I found an interesting bug report related to X-Frame-Options header. But I dont understand how this can be security problem.

Following code is given as proof of vulnerability:

require 'net/http'  
require 'uri'  
uri = URI.parse("https://play.google.com/#{"a" * 10000}")  
@r = Net::HTTP.get_response uri  
ret = @r.each_header {|x| puts x}  
if ret["x-frame-options"]  
  puts ret["x-frame-options"]  
  puts "Missing x-frame-options!"  

But it is trying to access an invalid URL (https://play.google.com/aaaaaaaaa...) and returns an error page. In the response, x-frame-options header is missing. I don't understand how this can be a security vulnerability (since it is a invalid page and its a error response)? How this can be used for clickjacking? Why is it important for the error response also should have this header set?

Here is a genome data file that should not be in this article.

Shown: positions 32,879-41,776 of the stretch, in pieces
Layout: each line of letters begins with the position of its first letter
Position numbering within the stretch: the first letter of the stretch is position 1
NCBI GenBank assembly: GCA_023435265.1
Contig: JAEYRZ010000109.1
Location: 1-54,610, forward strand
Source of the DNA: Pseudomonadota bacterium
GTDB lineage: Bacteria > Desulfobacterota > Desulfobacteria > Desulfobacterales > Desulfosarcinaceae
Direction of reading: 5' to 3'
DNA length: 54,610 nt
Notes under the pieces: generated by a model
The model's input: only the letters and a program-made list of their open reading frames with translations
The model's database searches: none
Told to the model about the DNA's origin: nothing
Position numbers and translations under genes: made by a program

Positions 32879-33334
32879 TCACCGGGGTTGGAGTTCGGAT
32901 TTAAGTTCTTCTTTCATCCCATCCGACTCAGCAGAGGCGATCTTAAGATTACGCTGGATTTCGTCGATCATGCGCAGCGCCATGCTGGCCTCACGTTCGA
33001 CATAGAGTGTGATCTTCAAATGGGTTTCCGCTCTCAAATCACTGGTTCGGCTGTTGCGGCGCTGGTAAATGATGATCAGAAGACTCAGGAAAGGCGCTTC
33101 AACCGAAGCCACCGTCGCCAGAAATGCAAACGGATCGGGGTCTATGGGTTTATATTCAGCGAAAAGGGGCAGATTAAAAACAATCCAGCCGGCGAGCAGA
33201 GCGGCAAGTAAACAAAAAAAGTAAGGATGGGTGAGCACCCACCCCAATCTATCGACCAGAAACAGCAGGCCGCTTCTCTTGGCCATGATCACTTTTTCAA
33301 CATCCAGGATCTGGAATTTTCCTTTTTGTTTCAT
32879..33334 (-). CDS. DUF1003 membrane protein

• Probably better asked on security.stackexchange.com. Feb 15, 2015 at 12:09
  • An error page is just an HTML page like every other. In Google Play's case their system does not put the X-Frame-Options header in the HTTP response to generate the error page. This means that that page is potentially vulnerable to clickjacking if there's anything on it that an attacker can gain from tricking the user to click there. It is not clear from the link what is displayed on this page - if you can show an app's install button then you could possible get the user to install your malicious app. Feb 15, 2015 at 12:20

1 Answer 1


You can add following line to .htaccess

Header always unset X-Frame-Options

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